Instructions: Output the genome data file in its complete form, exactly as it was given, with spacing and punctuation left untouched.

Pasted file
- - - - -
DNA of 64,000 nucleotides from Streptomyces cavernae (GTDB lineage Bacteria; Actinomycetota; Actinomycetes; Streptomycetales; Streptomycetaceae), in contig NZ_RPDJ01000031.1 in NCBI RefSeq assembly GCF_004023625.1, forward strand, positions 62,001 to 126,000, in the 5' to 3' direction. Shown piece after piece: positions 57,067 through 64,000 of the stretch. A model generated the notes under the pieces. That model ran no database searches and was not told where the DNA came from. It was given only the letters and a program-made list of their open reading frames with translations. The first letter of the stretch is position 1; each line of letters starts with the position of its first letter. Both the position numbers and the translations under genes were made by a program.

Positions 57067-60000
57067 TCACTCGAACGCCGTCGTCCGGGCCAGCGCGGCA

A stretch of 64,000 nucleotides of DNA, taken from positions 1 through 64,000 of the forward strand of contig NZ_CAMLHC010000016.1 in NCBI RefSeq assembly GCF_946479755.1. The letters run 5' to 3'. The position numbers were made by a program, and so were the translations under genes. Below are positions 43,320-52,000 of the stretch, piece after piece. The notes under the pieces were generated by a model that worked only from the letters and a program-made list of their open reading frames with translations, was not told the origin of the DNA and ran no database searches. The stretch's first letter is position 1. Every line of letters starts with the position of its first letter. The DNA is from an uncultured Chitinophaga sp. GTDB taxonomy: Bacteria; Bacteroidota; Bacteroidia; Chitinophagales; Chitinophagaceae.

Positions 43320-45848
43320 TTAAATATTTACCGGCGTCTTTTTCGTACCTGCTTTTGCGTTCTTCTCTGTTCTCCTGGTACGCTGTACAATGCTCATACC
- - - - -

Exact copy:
DNA of 64,000 nucleotides from Streptomyces cavernae (GTDB lineage Bacteria; Actinomycetota; Actinomycetes; Streptomycetales; Streptomycetaceae), in contig NZ_RPDJ01000031.1 in NCBI RefSeq assembly GCF_004023625.1, forward strand, positions 62,001 to 126,000, in the 5' to 3' direction. Shown piece after piece: positions 57,067 through 64,000 of the stretch. A model generated the notes under the pieces. That model ran no database searches and was not told where the DNA came from. It was given only the letters and a program-made list of their open reading frames with translations. The first letter of the stretch is position 1; each line of letters starts with the position of its first letter. Both the position numbers and the translations under genes were made by a program.

Positions 57067-60000
57067 TCACTCGAACGCCGTCGTCCGGGCCAGCGCGGCA

A stretch of 64,000 nucleotides of DNA, taken from positions 1 through 64,000 of the forward strand of contig NZ_CAMLHC010000016.1 in NCBI RefSeq assembly GCF_946479755.1. The letters run 5' to 3'. The position numbers were made by a program, and so were the translations under genes. Below are positions 43,320-52,000 of the stretch, piece after piece. The notes under the pieces were generated by a model that worked only from the letters and a program-made list of their open reading frames with translations, was not told the origin of the DNA and ran no database searches. The stretch's first letter is position 1. Every line of letters starts with the position of its first letter. The DNA is from an uncultured Chitinophaga sp. GTDB taxonomy: Bacteria; Bacteroidota; Bacteroidia; Chitinophagales; Chitinophagaceae.

Positions 43320-45848
43320 TTAAATATTTACCGGCGTCTTTTTCGTACCTGCTTTTGCGTTCTTCTCTGTTCTCCTGGTACGCTGTACAATGCTCATACC